Hans Ulrich Obrist beszélgetése Nádler Istvánnal

Hans Ulrich Obrist: - I thought we should start with the beginning and ask how you came to art or how art came to you.

István Nádler: - I think I should start with high school, which I started in 1954. And what I think is very important is that in those times, it was a closed world. It wasn't really possible to know about things, but my teachers, like my master and the art history teacher screened films, for instance, of Picasso drawing - I think it was through a glass panel that you could see him drawing, how he works. Which means that we already knew about the main tendencies in Western art as early as 1954. And it's very important that I had already sensed at this point the creative force that creates a line, for instance, through Picasso's act of drawing.

HUO: - You said in an interview with Nóra Winkler, who asked you about the 1970s, that you wouldn't jump over the 1960s, because for you, the '60s was the purest period. "It's when our small little community was held together by the power of ideas". Can you tell us about this community?

IN:- This community was actually truly formed in the last years at the Academy. Here it has to be mentioned all the same, that after Picasso, Braque and Matisse, at the Academy, we would already be familiar with the École de Paris, which was a definitive experience. So this could also be considered an influence.

HUO: - Your catalogue raisonné seems to start with a painting from 1963, Nike. What makes this painting so important?

IN:- In the last year at the Academy, this was the first work that I could accept as something I could present. It represented a level that I could stand behind. And what's also interesting at the Academy, is that besides the École de Paris, it was already possible to know about Béla Hamvas who gave information practically about the "universal basic stance", through the basis of Eastern philosophy. And this painting Nike is also about the relation with the "above" and the "below". With Nike it's impossible to know whether she's just ascending or arriving. So in this sense, it also reflects the process of creation.

HUO: - At that time, you were still connected to these movements like informel, and then something happened in 1968. There was this exhibition in Stuttgart at the Galerie Müller with Imre Bak, and that's when your experiments with informel gave way to the first hard edge paintings. How did you come to hard edge, and who were the influences? I've always been fascinated by this American painter, Nicholas Krushenick, so I was wondering if he was an inspiration. Who else inspired you?

IN:- In 1964, Americans entered Europe, in the sense that they came to the Venice Biennale. And we saw that in Venice. But already at the Academy I had an idea to bring close the two worlds of the geometry and the emotional, taking my emotional basic stance as a point of departure. I did an experiment to achieve this, which failed, and then it became clear that I had to gain experiences from both sides, and that was how I turned towards geometry. Practically, the paintings here are also about this "universal basic stance", that there are the two opposite sides, there is the centre, and when these two opposite sides approach the centre, something happens.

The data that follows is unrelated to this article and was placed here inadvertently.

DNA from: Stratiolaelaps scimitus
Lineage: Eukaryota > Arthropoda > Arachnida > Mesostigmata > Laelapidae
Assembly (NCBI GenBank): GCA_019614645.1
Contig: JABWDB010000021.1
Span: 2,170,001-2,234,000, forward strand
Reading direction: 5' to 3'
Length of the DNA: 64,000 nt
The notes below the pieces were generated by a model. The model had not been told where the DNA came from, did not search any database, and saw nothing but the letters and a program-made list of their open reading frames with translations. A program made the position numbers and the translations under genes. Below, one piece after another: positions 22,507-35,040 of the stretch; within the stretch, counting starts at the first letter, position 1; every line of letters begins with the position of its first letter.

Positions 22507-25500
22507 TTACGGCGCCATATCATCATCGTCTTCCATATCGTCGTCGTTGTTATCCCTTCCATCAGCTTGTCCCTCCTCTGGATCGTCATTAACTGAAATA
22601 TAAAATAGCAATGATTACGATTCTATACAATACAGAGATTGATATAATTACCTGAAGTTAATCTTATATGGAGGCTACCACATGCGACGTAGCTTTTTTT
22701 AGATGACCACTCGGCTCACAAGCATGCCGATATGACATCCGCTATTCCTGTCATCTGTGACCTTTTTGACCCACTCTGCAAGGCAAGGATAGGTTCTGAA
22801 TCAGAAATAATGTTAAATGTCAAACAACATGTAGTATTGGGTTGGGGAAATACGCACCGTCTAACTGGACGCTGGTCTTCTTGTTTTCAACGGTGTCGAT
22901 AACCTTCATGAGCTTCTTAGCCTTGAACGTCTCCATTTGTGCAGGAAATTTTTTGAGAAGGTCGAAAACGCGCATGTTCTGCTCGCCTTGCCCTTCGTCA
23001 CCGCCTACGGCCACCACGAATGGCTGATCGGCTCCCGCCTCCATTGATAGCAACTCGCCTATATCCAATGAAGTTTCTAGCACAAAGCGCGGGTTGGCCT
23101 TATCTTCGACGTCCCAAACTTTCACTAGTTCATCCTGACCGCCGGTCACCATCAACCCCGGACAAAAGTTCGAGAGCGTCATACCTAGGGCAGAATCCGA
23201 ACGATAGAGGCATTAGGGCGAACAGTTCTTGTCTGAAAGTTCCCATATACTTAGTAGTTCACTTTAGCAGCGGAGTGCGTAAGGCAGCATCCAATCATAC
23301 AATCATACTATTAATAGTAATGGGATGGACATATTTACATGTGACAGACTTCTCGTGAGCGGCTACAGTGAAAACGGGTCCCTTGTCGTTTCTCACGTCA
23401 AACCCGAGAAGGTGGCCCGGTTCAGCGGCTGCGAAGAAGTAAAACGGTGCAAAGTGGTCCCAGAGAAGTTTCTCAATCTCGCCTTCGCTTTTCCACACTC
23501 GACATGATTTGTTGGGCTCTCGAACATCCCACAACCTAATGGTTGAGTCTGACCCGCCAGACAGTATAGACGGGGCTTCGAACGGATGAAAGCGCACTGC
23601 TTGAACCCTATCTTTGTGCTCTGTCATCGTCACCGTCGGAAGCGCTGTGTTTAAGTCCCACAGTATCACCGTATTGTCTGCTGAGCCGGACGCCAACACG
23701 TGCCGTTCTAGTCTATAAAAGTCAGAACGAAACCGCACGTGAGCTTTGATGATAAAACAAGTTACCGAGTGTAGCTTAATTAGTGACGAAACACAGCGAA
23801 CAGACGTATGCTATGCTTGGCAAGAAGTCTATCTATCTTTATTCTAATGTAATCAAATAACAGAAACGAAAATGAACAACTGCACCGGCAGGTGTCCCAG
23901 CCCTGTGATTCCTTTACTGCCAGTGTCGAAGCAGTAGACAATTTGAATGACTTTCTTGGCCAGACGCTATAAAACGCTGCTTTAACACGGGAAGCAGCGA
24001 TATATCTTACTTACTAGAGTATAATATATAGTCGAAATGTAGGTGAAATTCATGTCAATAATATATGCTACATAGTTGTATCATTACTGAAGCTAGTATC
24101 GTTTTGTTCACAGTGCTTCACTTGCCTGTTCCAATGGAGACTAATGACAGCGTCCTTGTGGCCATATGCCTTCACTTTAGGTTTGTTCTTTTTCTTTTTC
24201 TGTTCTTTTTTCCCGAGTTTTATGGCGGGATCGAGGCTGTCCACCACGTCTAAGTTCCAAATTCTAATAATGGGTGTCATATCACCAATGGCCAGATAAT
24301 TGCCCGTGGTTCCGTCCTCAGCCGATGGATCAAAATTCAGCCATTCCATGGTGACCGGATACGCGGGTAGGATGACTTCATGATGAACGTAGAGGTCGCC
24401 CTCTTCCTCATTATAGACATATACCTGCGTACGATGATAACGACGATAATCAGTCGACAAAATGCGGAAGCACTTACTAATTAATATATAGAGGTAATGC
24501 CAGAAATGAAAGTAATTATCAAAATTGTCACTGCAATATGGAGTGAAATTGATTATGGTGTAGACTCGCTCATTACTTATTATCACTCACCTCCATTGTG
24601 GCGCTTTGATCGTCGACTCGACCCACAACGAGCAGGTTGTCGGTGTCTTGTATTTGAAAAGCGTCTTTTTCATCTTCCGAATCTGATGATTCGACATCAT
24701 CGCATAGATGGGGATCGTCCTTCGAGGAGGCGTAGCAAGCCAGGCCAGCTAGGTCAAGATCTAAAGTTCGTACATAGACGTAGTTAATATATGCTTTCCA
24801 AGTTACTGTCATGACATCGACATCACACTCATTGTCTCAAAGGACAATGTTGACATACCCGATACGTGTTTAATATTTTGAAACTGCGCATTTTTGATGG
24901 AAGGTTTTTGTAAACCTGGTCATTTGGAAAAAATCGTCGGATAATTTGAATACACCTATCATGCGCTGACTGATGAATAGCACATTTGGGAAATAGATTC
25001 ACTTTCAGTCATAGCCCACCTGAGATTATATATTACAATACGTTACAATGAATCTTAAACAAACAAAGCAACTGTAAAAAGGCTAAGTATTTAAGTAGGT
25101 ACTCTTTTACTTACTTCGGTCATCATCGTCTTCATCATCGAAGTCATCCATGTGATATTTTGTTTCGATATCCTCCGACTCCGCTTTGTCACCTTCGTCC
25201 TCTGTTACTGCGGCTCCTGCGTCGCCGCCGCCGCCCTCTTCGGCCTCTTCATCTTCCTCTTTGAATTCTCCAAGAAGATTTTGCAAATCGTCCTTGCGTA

HUO: - Imre Bak said about this exhibition that it was kind of hard edge and paprika. So it's local and global. And Imre was talking a lot about this idea of folklore, traditional folklore. How did you bring local and folklore into hard-edge?

IN:- First, to return to our exhibition at the Galerie Mueller: we painted the paintings on spot, with one question in mind: how we could represent something from the basic stance of hard edge, which would be not American but definitively Hungarian. And then came the evident musical influence; Bartók was a role model for us in this sense, the way he formulated his approach to folklore, and the way he incorporated it into his own formal universe. And this was how I found the flower petal motif in folk art. For instance, the painting Petal Motif No. 2.: there is the petal motif, and it is always built upon some movement. What shapes the forms is a process that starts a movement. In this case, there is the flower petal motif, and the movement gets pressure from one side, while another force stretches it downward; the movement is initiated from two directions. The era always has a grasp on you, the era you are working in. This is a tougher basic stance, practically the visualisation of violence. Here [Violence, 1968] too, the movement is bidirectional, and partly aggressive: there is this soft shape - the theme - in the middle, which is nevertheless stretched by the two other shapes. The "universal basic stances" work in a way that there is a centre, and from right and left are the two opposites. The Creator created the world by separating chaos from order, visible from invisible, and our role. or at least I think that the artist's role is precisely to unite these. To resolve this opposition by approaching the centre from the two extreme poles.